The can of worms opened at the annual Presidents Club dinner might be bigger than we think. Ian MacQuillin explores some of the questions raised.
Ever heard Eddie Izzard talking about mass murder and how we just aren’t equipped to deal with it on a genocidal scale – that when the death toll reaches a certain level we kind of lose any empathetic understanding of it because it’s just too big to contemplate? (Warning: NSFW!).That’s kind of how I felt listening to and reading about the Presidents Charitable Trust (known as the Presidents Club – sic: no apostrophe) fundraising dinner as reported in the Financial Times this week.
Adopting an Izzardesque perspective: a couple of drunken yobs leering at a waitress – awful boorish behaviour; a rich man making a ‘job offer’ to a young woman – abuse of power; ingrained, institutionalised sexist attitudes and behaviour on such a brazen scale over three decades without getting caught – well, that must have taken some organising. I felt as if I were beyond outrage; surely this couldn’t be happening.
The general feeling of disgust has been well articulated on Twitter, on Fundraising Chatand the Critical Fundraising Forum on Facebook, and in may other places – see for example, this guest blog in The Guardian by the IoF’s Dan Fluskey. But when the immediate outrage abates, we will be left with some serious question about this whole episode that will require some serious conversations:
- Why did it happen, and how do we stop it happening in the future?
- How should charities respond?
- Should charities have known that this was happening?
- Is this an extreme one-off or an example of endemic attitudes and behaviour?
Why did this happen? How do we stop it happening again?
Dare I say that what happened with the Presidents Club is an indicator of an occupation that is not fully professionalised. I would hope that the people who organised this event are not members of the IoF. I doubt they are. I bet they’ve never seen the Code of Fundraising Practice, let alone read it.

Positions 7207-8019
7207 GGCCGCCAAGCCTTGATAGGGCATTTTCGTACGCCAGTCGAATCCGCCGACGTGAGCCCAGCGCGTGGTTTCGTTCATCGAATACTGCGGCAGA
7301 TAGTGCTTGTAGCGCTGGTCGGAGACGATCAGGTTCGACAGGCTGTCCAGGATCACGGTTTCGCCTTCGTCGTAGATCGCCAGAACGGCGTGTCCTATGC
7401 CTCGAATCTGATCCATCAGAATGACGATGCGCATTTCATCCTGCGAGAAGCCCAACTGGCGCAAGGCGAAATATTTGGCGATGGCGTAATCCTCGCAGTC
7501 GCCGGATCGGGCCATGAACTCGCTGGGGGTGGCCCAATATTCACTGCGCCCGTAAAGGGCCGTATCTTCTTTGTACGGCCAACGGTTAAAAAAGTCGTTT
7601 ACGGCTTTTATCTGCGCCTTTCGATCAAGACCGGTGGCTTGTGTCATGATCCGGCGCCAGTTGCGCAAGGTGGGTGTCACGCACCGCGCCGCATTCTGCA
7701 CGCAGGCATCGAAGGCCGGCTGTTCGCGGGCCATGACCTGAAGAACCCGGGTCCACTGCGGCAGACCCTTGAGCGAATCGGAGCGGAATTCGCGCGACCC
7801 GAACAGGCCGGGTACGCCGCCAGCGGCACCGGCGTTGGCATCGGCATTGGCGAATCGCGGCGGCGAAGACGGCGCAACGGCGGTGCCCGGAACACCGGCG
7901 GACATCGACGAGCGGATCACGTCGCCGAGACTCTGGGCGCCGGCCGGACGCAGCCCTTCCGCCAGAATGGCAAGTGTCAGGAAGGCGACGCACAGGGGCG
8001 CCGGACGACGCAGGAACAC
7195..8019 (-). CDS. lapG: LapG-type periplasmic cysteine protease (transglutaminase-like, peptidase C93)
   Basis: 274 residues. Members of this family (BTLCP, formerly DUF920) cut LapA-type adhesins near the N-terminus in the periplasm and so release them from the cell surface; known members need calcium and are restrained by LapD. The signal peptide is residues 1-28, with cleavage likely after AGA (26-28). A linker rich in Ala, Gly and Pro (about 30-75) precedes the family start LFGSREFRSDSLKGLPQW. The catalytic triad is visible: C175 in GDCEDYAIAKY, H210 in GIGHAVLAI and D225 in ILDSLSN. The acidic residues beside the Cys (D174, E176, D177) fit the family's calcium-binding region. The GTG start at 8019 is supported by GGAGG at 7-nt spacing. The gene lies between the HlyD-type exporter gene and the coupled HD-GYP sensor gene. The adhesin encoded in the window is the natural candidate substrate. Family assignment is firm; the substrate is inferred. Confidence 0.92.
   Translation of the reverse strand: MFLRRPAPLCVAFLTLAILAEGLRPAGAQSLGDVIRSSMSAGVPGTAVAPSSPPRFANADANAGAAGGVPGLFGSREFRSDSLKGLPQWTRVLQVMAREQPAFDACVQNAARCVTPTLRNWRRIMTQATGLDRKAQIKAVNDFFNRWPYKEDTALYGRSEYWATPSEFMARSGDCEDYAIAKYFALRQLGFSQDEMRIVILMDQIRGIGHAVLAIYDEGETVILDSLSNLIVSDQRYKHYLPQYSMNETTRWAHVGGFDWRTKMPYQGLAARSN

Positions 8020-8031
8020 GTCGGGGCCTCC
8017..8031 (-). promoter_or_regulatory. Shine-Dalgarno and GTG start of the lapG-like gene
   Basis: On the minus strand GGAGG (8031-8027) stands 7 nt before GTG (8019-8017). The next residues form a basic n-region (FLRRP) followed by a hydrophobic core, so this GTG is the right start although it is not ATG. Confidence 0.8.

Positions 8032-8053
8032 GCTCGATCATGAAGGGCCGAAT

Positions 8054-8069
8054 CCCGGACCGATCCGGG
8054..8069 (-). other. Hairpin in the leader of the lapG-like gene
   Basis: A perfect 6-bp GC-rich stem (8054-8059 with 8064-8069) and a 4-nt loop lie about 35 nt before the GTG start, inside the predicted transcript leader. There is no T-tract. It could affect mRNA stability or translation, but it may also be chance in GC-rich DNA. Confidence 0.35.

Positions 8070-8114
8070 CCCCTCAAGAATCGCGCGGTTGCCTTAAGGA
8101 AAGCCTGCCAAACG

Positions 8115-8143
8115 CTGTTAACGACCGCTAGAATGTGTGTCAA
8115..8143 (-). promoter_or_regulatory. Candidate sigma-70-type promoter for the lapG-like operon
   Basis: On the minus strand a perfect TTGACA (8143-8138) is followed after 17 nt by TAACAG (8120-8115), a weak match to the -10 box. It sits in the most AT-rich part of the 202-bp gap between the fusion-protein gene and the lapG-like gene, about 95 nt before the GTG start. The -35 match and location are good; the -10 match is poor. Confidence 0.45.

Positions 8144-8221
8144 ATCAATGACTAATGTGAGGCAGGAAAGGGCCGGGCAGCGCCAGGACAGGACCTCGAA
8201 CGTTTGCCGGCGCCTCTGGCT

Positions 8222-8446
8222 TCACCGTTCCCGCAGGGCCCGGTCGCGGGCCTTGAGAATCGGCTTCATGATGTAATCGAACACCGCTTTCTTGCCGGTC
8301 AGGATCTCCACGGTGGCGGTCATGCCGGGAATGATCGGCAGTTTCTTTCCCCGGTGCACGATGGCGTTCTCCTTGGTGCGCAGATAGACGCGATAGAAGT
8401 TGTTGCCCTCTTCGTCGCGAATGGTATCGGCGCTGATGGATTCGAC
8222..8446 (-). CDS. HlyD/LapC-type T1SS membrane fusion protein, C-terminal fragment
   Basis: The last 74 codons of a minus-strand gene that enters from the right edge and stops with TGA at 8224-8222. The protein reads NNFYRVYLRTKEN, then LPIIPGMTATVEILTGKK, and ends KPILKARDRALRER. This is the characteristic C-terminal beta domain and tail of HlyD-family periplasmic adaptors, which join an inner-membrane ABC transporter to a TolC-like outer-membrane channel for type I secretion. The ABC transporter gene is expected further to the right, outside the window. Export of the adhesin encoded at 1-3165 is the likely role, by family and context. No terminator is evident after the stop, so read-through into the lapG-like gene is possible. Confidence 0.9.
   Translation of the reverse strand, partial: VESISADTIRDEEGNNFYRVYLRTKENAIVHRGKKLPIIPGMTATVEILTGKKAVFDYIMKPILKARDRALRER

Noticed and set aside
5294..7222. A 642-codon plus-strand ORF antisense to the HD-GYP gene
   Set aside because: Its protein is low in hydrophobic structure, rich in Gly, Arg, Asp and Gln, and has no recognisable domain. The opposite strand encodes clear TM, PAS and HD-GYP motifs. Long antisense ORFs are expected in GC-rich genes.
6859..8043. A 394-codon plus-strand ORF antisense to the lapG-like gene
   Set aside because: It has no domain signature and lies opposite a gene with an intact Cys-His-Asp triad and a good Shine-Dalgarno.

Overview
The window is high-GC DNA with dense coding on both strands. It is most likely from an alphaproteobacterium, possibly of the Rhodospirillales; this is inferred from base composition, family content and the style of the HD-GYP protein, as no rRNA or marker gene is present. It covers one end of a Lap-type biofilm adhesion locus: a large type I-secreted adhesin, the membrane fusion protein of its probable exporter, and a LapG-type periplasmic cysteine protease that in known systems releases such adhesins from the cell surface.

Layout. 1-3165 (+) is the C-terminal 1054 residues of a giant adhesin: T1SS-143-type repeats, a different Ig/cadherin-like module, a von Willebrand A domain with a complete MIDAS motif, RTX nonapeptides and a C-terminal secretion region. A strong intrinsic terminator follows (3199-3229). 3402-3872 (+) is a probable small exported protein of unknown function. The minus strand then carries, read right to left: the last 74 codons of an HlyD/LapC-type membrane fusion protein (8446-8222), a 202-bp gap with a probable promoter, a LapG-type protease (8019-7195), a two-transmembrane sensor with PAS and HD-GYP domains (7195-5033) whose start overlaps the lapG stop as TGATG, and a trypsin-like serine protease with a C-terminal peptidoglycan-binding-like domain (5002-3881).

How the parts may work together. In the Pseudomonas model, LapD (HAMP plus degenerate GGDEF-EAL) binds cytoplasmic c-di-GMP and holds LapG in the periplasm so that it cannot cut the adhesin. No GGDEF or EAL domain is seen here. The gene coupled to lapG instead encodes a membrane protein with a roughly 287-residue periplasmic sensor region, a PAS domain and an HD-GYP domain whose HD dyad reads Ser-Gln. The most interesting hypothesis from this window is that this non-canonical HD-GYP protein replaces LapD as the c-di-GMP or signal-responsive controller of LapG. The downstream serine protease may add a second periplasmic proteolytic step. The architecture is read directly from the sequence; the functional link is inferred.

Professionals would not stage an event like this.
Yet already, all charity fundraising is being seen as an homogenous lump. Rosemary Bennett, education editor at TheTimes, tweeted:
‘It is NO excuse to say “but it raises lots of money for charity”. Charities need to make clear there are limits to fundraising.’
For her, this is just another example of bad fundraising practice. She doesn’t differentiate between those inside the fundraising ‘profession’ (such that it is) and those outside it who also raise money for charity. To her, it is all the same thing and here’s yet another example of unethical fundraising practice from all those engaged in fundraising.
The Institute of Fundraising’s statement on this episode also talks about the fundraising conducted by the Presidents Club as if it were part of mainstream fundraising: by calling it out as the bad practice, it also brings it into the mainstream of the ‘profession’, when it clearly was not.
One of the things traditionally used to demarcate professions from non-professions is whether the profession can prevent people from practising – i.e. those who are not qualified to practise – through some kind of licensing process or similar. I’m not saying fundraisers should or need to be licensed (though others have, for individuals and for agencies). But the Presidents Club dinner is an example of what happens when any Tom, Dick or Harry can organise high profile fundraising events with little knowledge of and zero accountability to professional/ethical standards.